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South African Etiquette & Customs

south africa etiquette and customs
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Because South Africa was a British colony (1806-1910), many elements of South African etiquette and customs are taken from the British.  It is that, plus the Dutch and African influence that makes up South African etiquette and customs.

As you plan your trip to South Africa, it is also important to understand what kind of country it is. South Africans are friendly, open, caring, giving. They love seeing foreigners, and they particularly love to see foreigners having a good time.

How to behave and what to expect

South Africa is a multi-racial, multi-cultural country, so norms and etiquette will vary between the different ethnicities, groups and religions. If you are ever unsure about how to behave, see how others are behaving, and follow them. If that’s not an option, ask someone—they’ll be happy to help.

Punctuality (or lack thereof)

Unless you’re catching a flight, don’t expect punctuality. This is particularly the case in Cape Town, and not so much in Johannesburg. In some parts of the country, time is not taken as seriously because they are on “African time”.

White and Asian South Africans tend to value time and punctuality more than black South Africans.

tipping in south africa etiquette and customs

It is common to tip approximately 10% in restaurants because tips are usually not included in the overall bill. It is acceptable to tip in spare change.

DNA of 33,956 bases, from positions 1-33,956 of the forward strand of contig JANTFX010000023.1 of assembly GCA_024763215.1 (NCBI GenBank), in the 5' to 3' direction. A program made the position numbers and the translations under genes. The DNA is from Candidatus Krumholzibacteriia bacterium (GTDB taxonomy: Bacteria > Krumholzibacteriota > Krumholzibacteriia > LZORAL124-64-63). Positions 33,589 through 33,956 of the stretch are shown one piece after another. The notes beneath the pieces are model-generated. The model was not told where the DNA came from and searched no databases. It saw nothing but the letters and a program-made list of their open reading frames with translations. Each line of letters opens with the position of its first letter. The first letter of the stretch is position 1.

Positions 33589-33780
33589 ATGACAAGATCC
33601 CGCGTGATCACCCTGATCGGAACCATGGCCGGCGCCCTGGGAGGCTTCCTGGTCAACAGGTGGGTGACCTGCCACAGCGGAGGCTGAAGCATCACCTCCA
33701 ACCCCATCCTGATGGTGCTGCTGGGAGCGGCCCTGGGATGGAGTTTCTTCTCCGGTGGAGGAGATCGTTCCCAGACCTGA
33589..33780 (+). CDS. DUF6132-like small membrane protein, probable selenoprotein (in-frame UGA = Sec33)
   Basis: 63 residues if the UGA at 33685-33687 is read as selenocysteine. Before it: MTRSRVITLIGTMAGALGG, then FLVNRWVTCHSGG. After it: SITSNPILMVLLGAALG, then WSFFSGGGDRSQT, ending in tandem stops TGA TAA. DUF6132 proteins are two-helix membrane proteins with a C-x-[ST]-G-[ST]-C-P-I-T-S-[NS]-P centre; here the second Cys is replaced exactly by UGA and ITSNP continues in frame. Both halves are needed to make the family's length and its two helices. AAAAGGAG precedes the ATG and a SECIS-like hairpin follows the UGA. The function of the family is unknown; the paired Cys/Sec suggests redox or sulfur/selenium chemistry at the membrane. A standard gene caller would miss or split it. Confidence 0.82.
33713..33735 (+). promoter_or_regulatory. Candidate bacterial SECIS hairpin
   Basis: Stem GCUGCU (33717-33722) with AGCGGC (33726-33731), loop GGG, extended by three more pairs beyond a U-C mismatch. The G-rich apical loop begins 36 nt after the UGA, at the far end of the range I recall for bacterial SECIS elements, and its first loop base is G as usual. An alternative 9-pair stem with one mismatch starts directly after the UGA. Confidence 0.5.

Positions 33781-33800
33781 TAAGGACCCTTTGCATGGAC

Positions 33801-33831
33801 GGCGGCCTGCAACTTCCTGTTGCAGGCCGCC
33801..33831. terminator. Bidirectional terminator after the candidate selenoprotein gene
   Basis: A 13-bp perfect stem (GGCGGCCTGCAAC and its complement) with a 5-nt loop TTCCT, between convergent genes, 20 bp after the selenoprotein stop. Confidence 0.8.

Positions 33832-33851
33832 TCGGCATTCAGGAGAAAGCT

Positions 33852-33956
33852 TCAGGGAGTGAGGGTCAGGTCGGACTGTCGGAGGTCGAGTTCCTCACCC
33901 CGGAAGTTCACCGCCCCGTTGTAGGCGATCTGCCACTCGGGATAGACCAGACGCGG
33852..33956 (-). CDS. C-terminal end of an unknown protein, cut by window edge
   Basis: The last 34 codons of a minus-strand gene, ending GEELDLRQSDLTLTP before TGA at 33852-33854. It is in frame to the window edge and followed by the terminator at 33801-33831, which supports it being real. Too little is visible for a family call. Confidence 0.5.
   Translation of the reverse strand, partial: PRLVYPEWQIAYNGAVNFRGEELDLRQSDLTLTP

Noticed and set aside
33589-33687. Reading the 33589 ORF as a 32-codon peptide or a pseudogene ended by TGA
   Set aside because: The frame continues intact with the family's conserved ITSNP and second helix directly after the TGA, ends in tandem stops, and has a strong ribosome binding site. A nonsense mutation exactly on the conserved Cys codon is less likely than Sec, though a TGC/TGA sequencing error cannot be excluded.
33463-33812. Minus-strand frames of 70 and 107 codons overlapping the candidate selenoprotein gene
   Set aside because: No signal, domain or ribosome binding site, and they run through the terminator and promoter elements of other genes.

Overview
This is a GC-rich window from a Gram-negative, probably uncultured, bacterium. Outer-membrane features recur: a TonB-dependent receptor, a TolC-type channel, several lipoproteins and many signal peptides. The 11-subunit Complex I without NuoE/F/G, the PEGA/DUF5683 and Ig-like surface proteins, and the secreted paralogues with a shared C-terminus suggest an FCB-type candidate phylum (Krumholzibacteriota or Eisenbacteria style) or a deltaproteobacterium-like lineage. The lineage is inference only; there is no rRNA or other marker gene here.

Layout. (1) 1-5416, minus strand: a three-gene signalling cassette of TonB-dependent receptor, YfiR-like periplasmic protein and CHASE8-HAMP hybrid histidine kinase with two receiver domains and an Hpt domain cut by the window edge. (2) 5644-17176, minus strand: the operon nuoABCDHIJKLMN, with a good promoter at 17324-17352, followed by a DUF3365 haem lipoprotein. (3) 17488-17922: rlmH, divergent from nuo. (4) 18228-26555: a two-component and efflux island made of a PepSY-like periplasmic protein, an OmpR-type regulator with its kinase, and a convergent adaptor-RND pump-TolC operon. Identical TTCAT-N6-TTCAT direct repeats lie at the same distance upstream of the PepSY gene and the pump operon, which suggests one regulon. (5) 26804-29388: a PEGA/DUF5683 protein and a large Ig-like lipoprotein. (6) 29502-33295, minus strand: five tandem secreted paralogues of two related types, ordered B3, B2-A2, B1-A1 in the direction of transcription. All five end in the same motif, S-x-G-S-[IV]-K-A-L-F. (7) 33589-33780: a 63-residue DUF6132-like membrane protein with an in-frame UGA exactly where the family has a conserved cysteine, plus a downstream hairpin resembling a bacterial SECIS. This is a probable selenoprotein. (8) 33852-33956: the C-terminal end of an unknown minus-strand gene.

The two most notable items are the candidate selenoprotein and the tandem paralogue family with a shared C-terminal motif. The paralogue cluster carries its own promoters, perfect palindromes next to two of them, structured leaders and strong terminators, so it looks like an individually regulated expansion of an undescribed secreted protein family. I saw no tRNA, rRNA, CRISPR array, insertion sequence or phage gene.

It is also customary to tip your tour guides, hotel porters, petrol attendants and parking attendants.

You may be wondering why you have to tip parking lot attendants. Cars do get stolen in South Africa, and the attendants are there to watch your car. They usually wear brightly colored vests over their clothes. Most of these workers are honest and reliable, but they are not employed in an official capacity. This means their only means of income is from the tips they earn. Tip them with spare change (R1-R5). (Do not overtip—if it seems like you’re tipping too much, you may become a target for the dishonest, unscrupulous parking attendant.)

Yes, there is a lot of tipping in South Africa but keep in mind, the South African currency is weak compared to other global currencies like the US Dollar, Euro, Pound, etc. (At the time of this writing, a $2 tip is only US $0.14).

Being respectful of the elderly

In general, South African etiquette and customs dictate that we be very respectful of older people. You will see this across many cultures and races.  For example, in the Xhosa culture, older men will be addressed respectfully as Tata (Xhosa for father). In the white community, older men may be referred to as “oom” (Afrikaans for uncle).

The same applies to older women. In Xhosa, she may be addressed as Mama (Xhosa for mom) or Tannie (Afrikaans for aunt).

Being invited to dinner

If this is your first time visiting with a family, do not have expectations. Yes, there are customs, but the customs of one group can be vastly different from another. 

You can generally expect South Africans to be inviting and welcoming. For your part, make an attempt to understand the particular culture you are visiting.

One thing that is important to note is that many South Africans may not understand vegetarianism or veganism. Meat is a big part of South African cuisine (and the culture for that matter). If this is you, it is best not to accept the dinner invitation, or to fully explain to the host that you cannot eat meat. (Older South Africans may not get it, and they may try to convince you to eat the meat.)

But there’s more! Dinner expectations (and South African etiquette) differ vastly, depending on where you go. For example:

  • In the Zulu culture, it is considered polite to announce your arrival by shouting from the gate. You must then wait to be seated by the host. 
  • In the Sotho culture, you should seat yourself immediately.  While you are seated, do not point your feet towards others or to the food.
  • White and Colored (mixed-race) South Africans usually eat using a fork and knife.
  • Black and Indian South Africans often eat with fingers or spoons.